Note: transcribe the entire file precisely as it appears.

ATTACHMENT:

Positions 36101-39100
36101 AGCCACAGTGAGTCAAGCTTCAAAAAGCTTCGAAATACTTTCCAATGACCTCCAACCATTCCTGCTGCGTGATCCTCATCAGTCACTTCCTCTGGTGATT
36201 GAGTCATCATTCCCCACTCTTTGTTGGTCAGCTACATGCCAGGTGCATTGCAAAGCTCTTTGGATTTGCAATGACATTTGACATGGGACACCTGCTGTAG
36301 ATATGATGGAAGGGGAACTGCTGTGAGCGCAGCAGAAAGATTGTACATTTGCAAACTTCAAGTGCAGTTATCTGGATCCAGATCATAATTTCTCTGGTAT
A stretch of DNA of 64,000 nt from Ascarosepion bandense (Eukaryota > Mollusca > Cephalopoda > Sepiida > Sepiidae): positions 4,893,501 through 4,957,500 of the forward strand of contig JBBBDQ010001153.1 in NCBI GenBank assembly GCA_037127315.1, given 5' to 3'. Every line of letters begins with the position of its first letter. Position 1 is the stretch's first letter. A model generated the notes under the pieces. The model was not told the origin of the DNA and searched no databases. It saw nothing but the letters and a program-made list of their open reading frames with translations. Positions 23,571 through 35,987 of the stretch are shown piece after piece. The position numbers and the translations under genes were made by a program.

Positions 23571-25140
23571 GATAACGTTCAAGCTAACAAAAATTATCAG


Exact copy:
Positions 36101-39100
36101 AGCCACAGTGAGTCAAGCTTCAAAAAGCTTCGAAATACTTTCCAATGACCTCCAACCATTCCTGCTGCGTGATCCTCATCAGTCACTTCCTCTGGTGATT
36201 GAGTCATCATTCCCCACTCTTTGTTGGTCAGCTACATGCCAGGTGCATTGCAAAGCTCTTTGGATTTGCAATGACATTTGACATGGGACACCTGCTGTAG
36301 ATATGATGGAAGGGGAACTGCTGTGAGCGCAGCAGAAAGATTGTACATTTGCAAACTTCAAGTGCAGTTATCTGGATCCAGATCATAATTTCTCTGGTAT
A stretch of DNA of 64,000 nt from Ascarosepion bandense (Eukaryota > Mollusca > Cephalopoda > Sepiida > Sepiidae): positions 4,893,501 through 4,957,500 of the forward strand of contig JBBBDQ010001153.1 in NCBI GenBank assembly GCA_037127315.1, given 5' to 3'. Every line of letters begins with the position of its first letter. Position 1 is the stretch's first letter. A model generated the notes under the pieces. The model was not told the origin of the DNA and searched no databases. It saw nothing but the letters and a program-made list of their open reading frames with translations. Positions 23,571 through 35,987 of the stretch are shown piece after piece. The position numbers and the translations under genes were made by a program.

Positions 23571-25140
23571 GATAACGTTCAAGCTAACAAAAATTATCAG